I was wondering if it's worth packaging up the Intersense library to
make it available for Fedora? Intersense makes sensors and chips for
motion tracking. I've recently started working with NavChip. It's how
I ran into the library. Navigation systems are an important research
subject in Robotics. What do you folks think?
Packaging it shouldn't be too complex. The README for linux says
provided in the SDK says:
Last updated 2010-04-13.
This folder contains 32-bit and 64-bit Linux libraries as well as a sample
application. They were all compiled on Debian Etch, which uses glibc 2.3.6.
As such, they are expected to work on most distributions shipped since 2005.
If you encounter errors, please contact InterSense technical support and
include the output of 'uname -a' as well as the name of your distribution.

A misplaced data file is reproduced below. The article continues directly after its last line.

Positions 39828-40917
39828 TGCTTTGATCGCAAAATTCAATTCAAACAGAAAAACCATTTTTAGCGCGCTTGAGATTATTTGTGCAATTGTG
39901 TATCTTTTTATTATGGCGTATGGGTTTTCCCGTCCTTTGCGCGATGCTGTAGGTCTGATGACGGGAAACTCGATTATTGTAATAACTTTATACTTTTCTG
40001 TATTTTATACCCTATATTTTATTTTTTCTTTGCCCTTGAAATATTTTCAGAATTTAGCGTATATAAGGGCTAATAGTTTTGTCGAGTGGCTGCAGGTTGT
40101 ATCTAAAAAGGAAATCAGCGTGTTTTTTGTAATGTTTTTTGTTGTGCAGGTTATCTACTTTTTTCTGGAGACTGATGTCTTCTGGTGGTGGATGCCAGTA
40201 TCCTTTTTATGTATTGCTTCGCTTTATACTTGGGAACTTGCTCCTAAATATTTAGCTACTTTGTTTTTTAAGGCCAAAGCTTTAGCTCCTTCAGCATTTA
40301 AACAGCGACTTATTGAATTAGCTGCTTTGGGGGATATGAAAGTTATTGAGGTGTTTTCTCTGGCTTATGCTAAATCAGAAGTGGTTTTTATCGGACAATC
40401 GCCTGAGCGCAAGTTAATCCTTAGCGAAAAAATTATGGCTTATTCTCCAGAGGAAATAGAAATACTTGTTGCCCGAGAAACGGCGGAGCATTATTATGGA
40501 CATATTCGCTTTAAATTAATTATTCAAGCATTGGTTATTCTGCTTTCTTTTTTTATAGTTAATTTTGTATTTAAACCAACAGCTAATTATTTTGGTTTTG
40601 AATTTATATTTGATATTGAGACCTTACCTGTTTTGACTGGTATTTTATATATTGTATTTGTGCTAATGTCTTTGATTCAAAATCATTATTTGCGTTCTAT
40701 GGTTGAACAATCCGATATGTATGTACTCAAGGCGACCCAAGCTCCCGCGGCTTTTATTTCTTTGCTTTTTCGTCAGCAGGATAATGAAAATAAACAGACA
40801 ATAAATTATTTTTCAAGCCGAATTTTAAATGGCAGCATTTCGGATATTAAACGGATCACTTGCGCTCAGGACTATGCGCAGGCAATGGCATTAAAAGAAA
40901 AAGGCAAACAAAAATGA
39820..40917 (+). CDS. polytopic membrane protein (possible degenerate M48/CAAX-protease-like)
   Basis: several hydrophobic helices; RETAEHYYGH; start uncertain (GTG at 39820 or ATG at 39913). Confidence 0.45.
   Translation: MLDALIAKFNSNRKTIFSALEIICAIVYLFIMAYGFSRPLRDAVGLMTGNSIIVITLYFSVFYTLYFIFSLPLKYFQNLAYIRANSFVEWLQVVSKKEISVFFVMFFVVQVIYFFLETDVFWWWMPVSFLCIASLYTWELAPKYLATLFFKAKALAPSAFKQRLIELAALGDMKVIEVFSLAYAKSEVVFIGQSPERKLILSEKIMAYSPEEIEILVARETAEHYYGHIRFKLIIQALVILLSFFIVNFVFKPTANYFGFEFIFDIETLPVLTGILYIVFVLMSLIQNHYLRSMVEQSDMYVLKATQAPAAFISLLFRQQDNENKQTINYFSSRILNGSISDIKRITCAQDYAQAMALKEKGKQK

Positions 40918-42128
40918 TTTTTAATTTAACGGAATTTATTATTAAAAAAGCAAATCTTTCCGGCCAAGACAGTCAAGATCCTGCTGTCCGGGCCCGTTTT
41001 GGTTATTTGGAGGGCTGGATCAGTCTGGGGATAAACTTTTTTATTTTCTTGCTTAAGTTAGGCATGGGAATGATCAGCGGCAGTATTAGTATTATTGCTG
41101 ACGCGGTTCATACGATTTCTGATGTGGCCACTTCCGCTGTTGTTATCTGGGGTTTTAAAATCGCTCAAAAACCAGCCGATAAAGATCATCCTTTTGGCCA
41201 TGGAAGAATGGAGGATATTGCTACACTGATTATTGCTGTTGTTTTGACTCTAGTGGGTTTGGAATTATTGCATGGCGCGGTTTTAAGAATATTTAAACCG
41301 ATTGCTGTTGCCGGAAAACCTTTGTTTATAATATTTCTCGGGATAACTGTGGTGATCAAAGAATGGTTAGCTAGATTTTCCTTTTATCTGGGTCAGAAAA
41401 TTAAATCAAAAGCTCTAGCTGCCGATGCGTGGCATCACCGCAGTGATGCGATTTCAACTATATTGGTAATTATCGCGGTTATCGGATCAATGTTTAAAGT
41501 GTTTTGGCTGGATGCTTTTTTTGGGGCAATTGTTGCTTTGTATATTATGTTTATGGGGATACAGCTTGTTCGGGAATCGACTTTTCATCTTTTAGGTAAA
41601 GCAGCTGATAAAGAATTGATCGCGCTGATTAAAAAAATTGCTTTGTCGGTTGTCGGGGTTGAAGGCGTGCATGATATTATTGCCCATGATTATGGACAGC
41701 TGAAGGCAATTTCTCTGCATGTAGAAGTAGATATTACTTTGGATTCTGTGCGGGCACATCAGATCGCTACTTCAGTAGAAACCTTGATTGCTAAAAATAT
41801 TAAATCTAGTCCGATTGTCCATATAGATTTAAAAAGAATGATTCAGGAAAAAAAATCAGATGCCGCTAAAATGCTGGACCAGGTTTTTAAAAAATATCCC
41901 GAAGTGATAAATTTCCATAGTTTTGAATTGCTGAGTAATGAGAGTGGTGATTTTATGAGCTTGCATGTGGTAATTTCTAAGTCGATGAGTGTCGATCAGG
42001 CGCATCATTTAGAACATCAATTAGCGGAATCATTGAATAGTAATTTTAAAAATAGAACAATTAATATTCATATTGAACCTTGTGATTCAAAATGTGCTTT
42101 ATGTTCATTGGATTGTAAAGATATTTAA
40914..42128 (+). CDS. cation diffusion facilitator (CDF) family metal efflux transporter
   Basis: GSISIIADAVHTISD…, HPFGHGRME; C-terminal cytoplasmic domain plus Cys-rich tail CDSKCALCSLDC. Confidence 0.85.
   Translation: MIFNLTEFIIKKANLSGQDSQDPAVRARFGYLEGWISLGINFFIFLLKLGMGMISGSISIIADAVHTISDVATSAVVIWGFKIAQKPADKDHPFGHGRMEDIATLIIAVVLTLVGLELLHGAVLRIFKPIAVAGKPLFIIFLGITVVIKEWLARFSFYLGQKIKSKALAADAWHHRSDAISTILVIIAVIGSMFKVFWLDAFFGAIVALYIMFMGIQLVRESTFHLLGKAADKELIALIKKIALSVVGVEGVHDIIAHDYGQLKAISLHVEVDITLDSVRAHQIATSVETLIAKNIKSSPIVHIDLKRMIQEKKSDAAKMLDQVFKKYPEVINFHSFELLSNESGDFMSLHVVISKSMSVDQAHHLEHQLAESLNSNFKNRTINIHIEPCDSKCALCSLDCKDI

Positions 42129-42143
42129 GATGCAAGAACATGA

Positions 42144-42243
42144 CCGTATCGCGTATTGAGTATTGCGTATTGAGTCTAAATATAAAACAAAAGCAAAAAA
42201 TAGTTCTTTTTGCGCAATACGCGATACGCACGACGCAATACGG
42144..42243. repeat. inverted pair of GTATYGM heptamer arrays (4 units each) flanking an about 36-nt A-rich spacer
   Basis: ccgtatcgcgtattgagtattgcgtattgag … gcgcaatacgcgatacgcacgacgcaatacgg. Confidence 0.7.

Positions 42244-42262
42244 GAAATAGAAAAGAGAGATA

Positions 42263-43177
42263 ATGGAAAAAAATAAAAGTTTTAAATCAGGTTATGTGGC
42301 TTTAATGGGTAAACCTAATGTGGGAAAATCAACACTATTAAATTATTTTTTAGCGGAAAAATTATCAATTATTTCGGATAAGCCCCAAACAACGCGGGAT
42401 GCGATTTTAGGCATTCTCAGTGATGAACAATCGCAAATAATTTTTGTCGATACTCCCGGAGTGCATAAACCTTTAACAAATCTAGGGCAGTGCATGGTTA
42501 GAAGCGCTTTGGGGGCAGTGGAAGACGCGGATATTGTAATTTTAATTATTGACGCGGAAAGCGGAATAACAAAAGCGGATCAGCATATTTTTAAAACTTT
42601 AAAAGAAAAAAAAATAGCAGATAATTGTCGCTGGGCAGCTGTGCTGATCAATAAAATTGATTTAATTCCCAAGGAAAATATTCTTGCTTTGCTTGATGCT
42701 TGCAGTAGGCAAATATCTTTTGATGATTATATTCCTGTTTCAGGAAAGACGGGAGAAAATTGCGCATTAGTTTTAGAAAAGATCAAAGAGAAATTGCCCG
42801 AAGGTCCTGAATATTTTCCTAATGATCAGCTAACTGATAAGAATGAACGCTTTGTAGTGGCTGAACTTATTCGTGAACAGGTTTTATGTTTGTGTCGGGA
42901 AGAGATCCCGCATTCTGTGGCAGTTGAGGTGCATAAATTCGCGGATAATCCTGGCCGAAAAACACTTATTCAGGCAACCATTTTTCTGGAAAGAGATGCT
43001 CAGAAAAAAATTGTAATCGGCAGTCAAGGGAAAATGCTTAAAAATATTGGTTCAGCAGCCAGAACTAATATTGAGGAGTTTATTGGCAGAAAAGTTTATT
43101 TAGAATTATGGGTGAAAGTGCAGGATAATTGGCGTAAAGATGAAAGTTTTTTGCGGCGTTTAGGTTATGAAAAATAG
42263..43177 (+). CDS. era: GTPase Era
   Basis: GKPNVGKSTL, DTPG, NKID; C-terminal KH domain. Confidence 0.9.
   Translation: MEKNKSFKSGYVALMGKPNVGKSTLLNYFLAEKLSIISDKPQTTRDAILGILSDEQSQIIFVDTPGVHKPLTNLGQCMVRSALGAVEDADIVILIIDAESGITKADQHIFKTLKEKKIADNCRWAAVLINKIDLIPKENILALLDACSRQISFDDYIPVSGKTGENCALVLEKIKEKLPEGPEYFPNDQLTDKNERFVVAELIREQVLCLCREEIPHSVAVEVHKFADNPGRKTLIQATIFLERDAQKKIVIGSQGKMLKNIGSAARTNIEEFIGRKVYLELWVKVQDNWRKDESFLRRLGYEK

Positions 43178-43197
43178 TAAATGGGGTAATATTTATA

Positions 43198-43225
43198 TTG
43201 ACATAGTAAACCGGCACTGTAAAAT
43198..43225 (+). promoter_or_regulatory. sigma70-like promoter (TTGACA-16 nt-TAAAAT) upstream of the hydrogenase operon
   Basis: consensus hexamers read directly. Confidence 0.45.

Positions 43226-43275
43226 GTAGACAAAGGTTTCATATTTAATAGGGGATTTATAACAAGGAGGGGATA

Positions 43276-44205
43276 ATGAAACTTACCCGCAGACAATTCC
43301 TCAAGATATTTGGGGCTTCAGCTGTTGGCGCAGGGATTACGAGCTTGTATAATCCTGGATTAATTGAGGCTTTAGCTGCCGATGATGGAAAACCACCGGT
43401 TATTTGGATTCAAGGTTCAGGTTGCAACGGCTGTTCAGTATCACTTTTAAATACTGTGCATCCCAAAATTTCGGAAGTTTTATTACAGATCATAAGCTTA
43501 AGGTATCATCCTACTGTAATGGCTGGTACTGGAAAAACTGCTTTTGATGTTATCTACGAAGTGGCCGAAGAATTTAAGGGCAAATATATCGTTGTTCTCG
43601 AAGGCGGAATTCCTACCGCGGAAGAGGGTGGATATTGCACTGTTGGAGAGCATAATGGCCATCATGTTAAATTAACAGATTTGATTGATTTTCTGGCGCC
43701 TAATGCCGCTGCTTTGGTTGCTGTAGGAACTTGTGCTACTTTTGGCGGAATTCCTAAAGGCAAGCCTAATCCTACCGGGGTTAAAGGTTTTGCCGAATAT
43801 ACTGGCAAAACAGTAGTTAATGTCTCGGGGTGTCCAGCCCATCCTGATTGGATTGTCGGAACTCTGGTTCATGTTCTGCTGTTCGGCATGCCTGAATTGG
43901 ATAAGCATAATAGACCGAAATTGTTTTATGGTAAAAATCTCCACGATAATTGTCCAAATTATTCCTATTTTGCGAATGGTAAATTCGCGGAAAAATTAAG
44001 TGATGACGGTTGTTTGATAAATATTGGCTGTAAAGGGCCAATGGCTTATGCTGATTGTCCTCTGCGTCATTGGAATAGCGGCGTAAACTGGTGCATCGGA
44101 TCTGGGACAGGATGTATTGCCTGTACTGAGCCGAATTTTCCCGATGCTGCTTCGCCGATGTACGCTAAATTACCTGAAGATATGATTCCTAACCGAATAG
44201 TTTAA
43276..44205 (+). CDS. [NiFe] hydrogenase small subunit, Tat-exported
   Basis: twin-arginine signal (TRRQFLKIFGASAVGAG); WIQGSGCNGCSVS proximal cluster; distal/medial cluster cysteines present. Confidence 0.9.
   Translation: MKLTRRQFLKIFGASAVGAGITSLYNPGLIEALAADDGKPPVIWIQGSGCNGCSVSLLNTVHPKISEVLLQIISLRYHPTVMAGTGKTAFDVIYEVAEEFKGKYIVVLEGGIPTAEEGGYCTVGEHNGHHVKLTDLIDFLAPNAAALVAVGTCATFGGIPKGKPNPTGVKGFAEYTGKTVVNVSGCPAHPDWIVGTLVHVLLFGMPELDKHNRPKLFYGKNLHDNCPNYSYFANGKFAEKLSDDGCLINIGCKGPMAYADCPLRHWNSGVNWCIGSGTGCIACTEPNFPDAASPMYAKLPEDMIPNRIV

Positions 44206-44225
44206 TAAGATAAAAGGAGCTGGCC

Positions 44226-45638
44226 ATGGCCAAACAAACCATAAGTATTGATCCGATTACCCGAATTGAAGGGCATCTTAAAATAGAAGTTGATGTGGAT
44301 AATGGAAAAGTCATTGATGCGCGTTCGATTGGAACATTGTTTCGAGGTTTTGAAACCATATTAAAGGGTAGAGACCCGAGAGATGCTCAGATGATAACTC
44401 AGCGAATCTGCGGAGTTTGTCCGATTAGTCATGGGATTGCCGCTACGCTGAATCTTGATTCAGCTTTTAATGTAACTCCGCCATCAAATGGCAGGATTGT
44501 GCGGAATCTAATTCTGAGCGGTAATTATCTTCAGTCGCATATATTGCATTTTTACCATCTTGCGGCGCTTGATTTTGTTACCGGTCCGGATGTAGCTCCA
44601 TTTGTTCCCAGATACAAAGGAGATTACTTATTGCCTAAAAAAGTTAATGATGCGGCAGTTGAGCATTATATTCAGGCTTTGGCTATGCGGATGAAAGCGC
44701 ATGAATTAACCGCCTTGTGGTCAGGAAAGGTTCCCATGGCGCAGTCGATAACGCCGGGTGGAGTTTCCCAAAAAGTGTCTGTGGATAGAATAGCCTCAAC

The x86 directory contains a 32-bit version of the library, and the x86_64
contains the 64-bit x86 version. The sample directory contains source code
as well as pre-compiled 32 and 64-bit binaries (ismain32 and ismain64).
Copy the file corresponding to your architecture to the /lib directory (or any
other directory named in /etc/ld.so.conf or specified in your LD_LIBRARY_PATH
variable). The library needs to be named libisense.so or it will not be
found, and it may be necessary to run the ldconfig program after copying the
library into the library directory.
If any problems are encountered, please contact InterSense technical support
at techsupport(a)intersense.com or call +1 781-541-7624 (or toll free
1-888-FLY-THRU, extension 624, in the United States).
The ismain application is provided as an example application that can access
an InterSense device and output position/orientation data for it. To compile
it, simply run the command "make" from the Sample directory, and then
to run it.
I've failed to find any licensing information though. Should I start by
talking to legal?
Please only print if necessary.
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